Accounting to the obscurity regarding the lack of regulation and oversight for the entire modern history of this plant, pesticide testing on cannabis is only now seeing the light of day. The absence of official federal government rulings has left state regulators scrambling to standardize, monitor and enforce these guidelines on their own. This unfortunately has lead to unavoidable lack of oversight and widespread misuse of unapproved pesticides. Incredibly, the Cannabis Safety Institute has reported “that pesticide residue on retail Cannabis products is often found at levels exceeding the allowable levels on any agricultural product.” This lack of oversight has created an ever-increasing need to understand how long pesticides persist on the plants and what classes of pesticides are considered safe for use.
This newly evolving landscape of cannabis regulation poses a dynamic challenge for state regulatory agencies. Trying to match pesticide use on agricultural commodities for oral ingestion exposure is of little value and trying to apply the data on the loosely regulated tobacco studies also appears inappropriate. The Cannabis Horticultural Association (CHA) is making a sweeping recommendation that pyrolysis studies be run on all classes of pesticides on state approved lists for cannabis. This is probably the single most important step to be taken for quantifying the health risks for consumers and medical patients. It will also help quantify appropriate analytical thresholds regarding pesticide and fungicide screening. Pesticide inhalation is NOT HEALTHY and it should be the responsibility of each cultivator to assure the cleanliness of their product.
Biological Controls or BioControls represent a class of biological based control against pests and pathogens. They represent using beneficial insects, fungi, bacteria and plant based chemicals to support the biology and chemistry of the substrate, plant itself and surrounding environment. Combined with cultural, mechanical and physical controls, they are THE INTEGRAL component for Integrated Pest Management (IPM) and way out of the chemical blitz of industrial pesticide use. While many are considered low risk and also generally recognized as safe, there are still plenty of precautions to use and combustion studies should be run as well.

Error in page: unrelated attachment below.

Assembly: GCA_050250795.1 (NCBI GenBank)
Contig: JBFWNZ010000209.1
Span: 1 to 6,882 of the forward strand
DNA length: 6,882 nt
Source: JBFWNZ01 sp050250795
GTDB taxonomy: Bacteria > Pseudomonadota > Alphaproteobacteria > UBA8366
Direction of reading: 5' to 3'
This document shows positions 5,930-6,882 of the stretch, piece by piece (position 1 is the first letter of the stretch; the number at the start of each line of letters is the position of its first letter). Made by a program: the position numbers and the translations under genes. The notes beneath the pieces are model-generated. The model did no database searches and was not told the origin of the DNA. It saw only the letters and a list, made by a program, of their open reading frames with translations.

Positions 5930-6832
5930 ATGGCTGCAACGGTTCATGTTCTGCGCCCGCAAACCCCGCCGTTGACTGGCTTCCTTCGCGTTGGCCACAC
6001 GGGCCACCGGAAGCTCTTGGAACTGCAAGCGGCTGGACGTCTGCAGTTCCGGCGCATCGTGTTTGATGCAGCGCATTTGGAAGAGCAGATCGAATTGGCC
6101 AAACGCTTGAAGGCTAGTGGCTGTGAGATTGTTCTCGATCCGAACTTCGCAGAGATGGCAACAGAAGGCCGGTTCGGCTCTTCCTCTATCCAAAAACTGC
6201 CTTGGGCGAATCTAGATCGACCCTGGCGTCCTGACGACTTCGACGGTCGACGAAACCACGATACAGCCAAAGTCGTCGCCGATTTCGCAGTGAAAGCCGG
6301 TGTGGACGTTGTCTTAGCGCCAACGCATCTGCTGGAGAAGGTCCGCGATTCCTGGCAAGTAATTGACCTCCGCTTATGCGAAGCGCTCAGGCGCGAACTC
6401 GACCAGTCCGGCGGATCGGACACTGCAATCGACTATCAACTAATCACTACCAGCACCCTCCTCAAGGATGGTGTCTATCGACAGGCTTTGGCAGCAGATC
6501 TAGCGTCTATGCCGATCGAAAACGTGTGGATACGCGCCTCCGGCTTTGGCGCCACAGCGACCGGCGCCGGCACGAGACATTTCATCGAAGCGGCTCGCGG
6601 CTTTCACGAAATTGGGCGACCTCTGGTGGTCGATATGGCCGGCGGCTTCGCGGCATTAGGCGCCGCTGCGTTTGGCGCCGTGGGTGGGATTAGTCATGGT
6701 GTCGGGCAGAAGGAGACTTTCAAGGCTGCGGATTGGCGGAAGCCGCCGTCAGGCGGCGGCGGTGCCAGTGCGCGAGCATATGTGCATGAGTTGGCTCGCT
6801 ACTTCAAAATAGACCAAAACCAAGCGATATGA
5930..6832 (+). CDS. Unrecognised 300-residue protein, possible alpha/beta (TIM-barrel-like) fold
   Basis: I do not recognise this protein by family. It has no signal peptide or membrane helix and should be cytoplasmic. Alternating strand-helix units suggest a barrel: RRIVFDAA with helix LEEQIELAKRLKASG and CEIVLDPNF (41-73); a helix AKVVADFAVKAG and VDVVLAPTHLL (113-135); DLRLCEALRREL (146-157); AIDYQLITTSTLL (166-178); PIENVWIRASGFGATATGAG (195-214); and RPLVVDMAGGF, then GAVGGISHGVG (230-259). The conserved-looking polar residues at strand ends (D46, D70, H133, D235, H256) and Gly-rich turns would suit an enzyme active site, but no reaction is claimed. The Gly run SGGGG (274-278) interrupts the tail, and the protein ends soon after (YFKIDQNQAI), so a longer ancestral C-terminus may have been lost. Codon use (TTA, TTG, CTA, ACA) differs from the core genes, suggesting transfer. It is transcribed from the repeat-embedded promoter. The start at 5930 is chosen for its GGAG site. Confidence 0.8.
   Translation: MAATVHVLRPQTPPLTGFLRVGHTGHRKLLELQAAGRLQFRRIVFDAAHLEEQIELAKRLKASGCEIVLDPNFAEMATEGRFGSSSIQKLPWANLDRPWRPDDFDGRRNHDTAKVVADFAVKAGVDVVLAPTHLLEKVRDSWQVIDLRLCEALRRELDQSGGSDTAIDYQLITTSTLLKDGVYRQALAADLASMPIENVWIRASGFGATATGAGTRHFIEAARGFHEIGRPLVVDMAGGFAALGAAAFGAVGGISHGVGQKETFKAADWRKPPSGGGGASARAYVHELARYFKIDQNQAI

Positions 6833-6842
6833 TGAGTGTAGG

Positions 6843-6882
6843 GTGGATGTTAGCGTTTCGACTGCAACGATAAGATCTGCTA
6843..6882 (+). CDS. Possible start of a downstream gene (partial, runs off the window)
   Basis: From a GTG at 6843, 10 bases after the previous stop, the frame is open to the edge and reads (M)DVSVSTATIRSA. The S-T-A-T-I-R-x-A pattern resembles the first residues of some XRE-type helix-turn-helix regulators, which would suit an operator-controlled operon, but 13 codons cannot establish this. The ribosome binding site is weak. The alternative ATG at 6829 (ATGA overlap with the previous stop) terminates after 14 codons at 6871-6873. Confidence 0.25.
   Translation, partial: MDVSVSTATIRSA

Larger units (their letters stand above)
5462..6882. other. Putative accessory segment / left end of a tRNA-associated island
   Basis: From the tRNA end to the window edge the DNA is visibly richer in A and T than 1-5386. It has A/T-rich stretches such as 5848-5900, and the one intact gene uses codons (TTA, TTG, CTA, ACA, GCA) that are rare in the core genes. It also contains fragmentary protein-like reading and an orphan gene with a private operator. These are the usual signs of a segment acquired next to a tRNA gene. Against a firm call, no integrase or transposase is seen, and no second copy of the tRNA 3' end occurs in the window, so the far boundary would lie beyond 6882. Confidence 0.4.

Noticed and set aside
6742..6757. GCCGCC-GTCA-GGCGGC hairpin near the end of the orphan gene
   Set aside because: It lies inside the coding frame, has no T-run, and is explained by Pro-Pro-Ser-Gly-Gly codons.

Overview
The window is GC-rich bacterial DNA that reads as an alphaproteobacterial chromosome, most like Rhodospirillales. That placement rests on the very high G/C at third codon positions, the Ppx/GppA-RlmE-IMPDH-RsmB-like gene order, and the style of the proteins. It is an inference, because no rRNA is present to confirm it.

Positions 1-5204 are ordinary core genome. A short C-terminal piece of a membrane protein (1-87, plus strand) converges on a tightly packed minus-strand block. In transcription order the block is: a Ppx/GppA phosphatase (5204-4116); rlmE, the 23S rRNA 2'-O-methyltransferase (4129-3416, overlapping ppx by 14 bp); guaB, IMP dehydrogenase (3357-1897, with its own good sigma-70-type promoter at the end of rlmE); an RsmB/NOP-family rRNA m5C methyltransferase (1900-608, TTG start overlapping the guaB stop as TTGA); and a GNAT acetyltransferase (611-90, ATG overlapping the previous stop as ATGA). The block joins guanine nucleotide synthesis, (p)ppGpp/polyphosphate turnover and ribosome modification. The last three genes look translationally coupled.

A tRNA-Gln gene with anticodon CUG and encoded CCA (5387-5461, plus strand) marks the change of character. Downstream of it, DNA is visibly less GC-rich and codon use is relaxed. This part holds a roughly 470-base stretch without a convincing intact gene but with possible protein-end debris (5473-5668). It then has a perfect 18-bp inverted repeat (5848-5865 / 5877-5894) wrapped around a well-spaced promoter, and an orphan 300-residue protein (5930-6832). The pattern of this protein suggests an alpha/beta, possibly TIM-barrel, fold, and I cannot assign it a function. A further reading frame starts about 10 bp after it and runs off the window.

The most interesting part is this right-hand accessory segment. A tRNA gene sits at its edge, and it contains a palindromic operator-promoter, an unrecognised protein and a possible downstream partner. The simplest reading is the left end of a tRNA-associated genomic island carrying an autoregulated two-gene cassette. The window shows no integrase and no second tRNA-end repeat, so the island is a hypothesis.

While neem, potassium salts and mineral oil etc. may be safe and listed by the Organic Materials Review Institute (OMRI), there is no data on how they affect lung tissue upon inhalation. This applies for all pesticides including biopesticides. While biopesticides like spinosad, grandevo, Bt and others may be completely safe and approved on food crops for oral ingestion, there is no data regarding the safety of inhaling these microbial based controls. There is no data even explaining whether or not these microbial pesticides are destroyed during combustion or even how long they can live after being sprayed on flowering plants. The pesticide and microbial screening standards are incomplete models until these types of combustion studies are performed and verified. Generally speaking it is safe to assume that most organic and biological pesticides sprayed during vegetative growth will be completely safe but there is an unknown cutoff point for discontinuing spraying during flowering. It’s that cutoff point that needs to be thoroughly tested and analyzed as well.